Even with the Austin Psych Fest moving in to its third consecutive year, I think it’s worth noting that “psychedelic” music is still a rather young – and we hope evolving – phenomena. Even the word “psychedelic” is only a bit over fifty years old – younger than all of The Beatles! What, if anything, does it mean to Smoke and Feathers to be a psychedelic band?
With our style of music, we get to play to people who are open minded to new sounds and are willing to let the music wrap around them. Rather than people who are coming and getting wasted because they might get laid.
Are there any bands in particular that you are looking forward to seeing this year?
I personally am looking forward to seeing Pink Mountaintops. Also, I haven’t seen Spindrift since the first Psych Fest … those guys are great.” Josh Terry
What is the most surprising band that you’ve ever seen live – meaning the band that you expected the least from, but got the most out of in the end?
One show that really stood out was Colour Revolt at ACL a few years ago. Also we played with The Entrance Band a few months ago and they’ll blow your mind pretty hard, too.
Smoke and Feathers strikes me as a fairly evocative name – two common, fairly unremarkable things that, when put together, become larger than the sum of their parts; Smoke and Feathers (the name) sounds like something a shaman might leave behind in his wake, while Smoke and Feathers (the band) … also sounds like something a shaman might leave behind in his wake. Where did the name come from and what does it mean to you?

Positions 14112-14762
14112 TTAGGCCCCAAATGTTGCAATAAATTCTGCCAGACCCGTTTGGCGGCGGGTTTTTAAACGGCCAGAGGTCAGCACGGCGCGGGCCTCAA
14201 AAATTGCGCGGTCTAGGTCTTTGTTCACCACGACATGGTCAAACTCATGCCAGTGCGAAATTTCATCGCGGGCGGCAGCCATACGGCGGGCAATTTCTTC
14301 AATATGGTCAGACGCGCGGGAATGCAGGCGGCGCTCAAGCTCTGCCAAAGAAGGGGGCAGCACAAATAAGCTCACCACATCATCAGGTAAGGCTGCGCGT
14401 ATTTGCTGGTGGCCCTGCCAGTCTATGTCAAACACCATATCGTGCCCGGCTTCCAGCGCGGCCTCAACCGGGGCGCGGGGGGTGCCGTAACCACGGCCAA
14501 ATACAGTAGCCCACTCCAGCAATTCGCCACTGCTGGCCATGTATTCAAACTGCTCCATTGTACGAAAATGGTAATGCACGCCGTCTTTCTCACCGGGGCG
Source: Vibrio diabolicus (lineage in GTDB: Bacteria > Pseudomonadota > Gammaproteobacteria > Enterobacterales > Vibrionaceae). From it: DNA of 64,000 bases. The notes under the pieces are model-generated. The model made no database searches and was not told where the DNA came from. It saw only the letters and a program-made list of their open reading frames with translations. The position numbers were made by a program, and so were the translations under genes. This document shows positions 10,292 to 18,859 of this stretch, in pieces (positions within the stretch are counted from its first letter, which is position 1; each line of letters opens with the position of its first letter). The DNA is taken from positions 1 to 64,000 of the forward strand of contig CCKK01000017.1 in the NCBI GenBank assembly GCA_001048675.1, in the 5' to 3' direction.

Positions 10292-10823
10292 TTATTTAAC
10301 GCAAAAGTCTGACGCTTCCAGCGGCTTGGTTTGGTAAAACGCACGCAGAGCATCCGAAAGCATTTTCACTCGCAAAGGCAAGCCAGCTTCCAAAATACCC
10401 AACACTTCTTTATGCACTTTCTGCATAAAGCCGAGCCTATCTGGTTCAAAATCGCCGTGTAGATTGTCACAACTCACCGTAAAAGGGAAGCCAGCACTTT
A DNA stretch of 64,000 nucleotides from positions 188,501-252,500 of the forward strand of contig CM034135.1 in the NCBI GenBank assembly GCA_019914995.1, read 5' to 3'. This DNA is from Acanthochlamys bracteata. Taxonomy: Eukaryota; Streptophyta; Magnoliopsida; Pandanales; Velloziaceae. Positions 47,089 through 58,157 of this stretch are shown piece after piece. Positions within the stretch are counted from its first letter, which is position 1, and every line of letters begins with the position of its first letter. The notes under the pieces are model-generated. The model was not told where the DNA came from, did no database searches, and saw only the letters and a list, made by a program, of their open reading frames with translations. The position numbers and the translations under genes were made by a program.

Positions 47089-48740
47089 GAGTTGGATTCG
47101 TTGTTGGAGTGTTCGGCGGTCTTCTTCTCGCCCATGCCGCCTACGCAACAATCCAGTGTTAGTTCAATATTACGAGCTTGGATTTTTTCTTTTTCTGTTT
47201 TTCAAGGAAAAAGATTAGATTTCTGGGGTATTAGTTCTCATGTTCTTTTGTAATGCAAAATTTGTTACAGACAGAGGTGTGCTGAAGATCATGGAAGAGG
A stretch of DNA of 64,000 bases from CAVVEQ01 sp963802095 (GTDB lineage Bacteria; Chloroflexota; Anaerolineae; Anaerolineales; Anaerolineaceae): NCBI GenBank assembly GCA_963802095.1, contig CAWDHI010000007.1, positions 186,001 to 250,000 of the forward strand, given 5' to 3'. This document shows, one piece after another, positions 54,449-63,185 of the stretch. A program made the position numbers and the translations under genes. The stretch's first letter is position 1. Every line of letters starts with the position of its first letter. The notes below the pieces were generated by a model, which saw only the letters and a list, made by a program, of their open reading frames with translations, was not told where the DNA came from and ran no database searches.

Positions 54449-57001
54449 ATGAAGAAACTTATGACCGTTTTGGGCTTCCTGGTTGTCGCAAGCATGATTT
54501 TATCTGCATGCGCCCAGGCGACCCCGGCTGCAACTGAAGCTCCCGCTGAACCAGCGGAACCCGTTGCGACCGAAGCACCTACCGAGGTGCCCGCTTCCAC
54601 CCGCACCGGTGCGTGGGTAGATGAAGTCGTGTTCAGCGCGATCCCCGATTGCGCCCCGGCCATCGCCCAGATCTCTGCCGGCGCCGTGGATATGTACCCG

We were just using imagery to portray what our sound is like through the journey it takes you on. Also, I’m really into collecting feathers.
What would be the perfect set and setting for your dream Smoke and Feathers show? And can you get me a plus-one on the list for that show?
That’s a tough one. Maybe a show in the desert, where everyone in the audience is wearing a masquerade mask, sitting on a zebra, and taking exotic drugs?
Let’s say someone is coming to Austin Psych Fest from out of town … maybe even from Richmond, VA. As an Austin gentleman, where do you recommend one tries to eat during their stay? What should one see?
There’s good food, rad bars, and tons of shit to do. I wouldn’t know where to start. Torchy’s Tacos is a must have. Jakalope is a rad bar with amazing burgers. Barton Springs is cool if you wanna take a dip in the river. Spiderhouse for coffee …
What’s next for Smoke and Feathers?
We just finished our first full length record with producer Frenchie Smith. We’re really stoked on how good it sounds and it’s getting mastered in a few weeks. It should be out by June or July. After that we hit the road … hopefully touring overseas soon.
Smoke and Feathers – http://www.myspace.com/smokeandfeathers